As 2011 approaches changes in the Ontario economy have become apparent, particularly to rural regions who generally feel the pinch first. Ontario which is generally considered the manufacturing engine of Canada has had a recent turn downwards in GDP and in housing prices – Toronto was down at 9.0% in September * ( along with the rest of Canada –down 1.1% overall in September). Conversely an increase in the net debt to GDP ratio to 37% for 2010-2011 burdens future options and translates to approximately..220 billion dollars. Other Ontario issues impacting include: the introduction of the Ontario HST and the Toronto levy on the land transfer tax on the realty market; the pending increases in Hydro rates and the whole dicey issue of Ontario Hydro debt retirement versus consumer resentment and retrenchment; along with broader, contextual issues such as demographic trends – boomer downsizing (51% Canadian Boomers plan to move, while 4/5th plan to downsize), foreign, especially Chinese speculation in realty and stock markets (most heavily in Vancouver), and the growing instability in the global financial system, particularly in Europe.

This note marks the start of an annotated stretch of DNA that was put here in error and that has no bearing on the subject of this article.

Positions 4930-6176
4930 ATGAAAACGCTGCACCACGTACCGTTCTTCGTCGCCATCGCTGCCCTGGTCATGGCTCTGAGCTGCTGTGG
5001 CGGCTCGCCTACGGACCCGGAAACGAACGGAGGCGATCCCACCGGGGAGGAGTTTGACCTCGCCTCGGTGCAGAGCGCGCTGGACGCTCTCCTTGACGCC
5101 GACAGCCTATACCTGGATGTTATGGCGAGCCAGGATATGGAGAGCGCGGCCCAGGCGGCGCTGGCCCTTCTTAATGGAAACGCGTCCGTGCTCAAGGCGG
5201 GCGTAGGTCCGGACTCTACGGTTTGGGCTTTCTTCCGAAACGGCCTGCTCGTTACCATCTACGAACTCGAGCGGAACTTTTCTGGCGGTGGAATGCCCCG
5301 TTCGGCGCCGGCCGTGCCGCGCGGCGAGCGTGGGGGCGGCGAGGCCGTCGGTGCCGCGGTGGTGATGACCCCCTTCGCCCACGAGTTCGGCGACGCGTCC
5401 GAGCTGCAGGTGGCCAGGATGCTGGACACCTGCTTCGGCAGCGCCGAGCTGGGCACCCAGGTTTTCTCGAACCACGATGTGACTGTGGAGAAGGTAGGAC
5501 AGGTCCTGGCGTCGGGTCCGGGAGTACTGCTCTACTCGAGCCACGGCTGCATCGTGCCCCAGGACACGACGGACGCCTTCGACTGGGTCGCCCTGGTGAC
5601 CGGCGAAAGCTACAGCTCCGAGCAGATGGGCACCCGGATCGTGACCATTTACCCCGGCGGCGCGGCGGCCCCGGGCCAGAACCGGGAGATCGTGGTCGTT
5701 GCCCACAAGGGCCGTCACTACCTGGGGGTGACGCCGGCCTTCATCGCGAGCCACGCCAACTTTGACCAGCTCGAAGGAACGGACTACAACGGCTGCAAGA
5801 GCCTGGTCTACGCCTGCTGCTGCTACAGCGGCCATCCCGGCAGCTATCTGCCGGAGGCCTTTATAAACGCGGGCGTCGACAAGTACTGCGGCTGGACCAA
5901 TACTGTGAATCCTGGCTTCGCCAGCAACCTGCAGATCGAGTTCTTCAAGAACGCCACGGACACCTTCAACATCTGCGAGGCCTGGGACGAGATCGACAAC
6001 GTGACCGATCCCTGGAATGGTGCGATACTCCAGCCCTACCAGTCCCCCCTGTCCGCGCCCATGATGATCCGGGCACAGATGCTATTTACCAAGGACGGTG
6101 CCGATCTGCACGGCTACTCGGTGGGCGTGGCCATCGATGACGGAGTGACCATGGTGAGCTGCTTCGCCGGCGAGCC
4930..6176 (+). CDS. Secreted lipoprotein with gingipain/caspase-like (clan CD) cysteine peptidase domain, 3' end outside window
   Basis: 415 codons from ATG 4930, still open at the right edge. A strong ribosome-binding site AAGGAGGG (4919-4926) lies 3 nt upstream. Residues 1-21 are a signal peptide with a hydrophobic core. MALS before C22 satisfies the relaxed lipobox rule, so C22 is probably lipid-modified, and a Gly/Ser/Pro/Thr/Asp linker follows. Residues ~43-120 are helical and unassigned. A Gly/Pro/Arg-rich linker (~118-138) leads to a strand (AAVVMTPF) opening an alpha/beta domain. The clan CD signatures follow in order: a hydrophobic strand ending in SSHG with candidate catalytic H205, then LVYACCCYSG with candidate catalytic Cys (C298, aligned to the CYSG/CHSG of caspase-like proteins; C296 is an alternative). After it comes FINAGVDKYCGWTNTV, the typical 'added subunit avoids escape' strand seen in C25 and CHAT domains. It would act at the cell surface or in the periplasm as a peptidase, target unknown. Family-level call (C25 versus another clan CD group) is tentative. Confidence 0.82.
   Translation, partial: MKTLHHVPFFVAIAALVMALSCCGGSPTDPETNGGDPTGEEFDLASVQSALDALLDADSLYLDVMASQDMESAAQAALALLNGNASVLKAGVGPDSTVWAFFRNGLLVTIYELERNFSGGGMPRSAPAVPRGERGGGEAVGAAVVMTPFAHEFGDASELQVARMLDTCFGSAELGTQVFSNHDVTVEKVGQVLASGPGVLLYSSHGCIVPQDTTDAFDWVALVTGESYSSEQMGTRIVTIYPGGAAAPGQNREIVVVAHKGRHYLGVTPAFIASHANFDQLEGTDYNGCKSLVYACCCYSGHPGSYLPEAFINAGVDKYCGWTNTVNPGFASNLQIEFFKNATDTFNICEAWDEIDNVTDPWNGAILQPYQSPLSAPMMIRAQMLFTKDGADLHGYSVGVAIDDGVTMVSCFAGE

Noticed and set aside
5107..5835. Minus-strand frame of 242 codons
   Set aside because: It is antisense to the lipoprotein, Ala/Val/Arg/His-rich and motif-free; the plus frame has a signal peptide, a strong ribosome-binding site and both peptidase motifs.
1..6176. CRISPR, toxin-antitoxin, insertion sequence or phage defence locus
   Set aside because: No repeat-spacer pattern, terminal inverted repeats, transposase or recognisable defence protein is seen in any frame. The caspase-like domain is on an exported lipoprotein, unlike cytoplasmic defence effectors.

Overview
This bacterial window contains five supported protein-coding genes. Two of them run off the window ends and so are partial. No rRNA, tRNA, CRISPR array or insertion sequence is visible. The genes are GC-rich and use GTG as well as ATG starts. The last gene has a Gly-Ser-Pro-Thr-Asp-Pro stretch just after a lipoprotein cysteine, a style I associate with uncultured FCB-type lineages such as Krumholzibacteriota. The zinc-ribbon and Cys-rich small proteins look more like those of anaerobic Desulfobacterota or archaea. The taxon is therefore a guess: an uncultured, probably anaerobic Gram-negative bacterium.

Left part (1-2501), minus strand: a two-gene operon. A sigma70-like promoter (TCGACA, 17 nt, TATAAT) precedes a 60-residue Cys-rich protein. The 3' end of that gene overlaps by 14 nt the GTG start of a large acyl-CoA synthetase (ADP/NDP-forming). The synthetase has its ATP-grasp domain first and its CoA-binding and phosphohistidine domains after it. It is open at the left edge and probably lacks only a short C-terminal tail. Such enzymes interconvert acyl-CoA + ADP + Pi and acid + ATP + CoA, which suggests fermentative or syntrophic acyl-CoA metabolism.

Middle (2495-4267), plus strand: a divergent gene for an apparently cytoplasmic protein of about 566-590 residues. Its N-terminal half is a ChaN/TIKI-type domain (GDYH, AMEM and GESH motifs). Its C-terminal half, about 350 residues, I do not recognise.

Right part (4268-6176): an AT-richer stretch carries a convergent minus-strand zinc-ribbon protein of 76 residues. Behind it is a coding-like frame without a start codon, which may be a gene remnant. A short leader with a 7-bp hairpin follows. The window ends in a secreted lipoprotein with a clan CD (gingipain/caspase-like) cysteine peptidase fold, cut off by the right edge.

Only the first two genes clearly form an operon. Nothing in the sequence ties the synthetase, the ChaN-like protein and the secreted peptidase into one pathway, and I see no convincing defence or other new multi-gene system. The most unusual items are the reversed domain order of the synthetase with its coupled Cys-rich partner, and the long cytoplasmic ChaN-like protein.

What would have the major impact is almost irrelevant as ominous trends converge and cascade upon each other in Ontario. Politically, Ontario could be expected to take a turn to the right if the recent election results of liberal Toronto are any indication of voter sentiment. The only thing missing is a finely tuned Provincial Conservative Party election machine. Whether this possibility of a shift to the right would translate into an austerity approach ala ‘Mike (Harris) the Knife’, or be managed more in line with the Federal Conservative Party approach of ‘measured stimulus’ is anyone’s guess. What is certain is that we will not escape the consequences of the global financial crisis, how far we sink is a question for the future to reveal.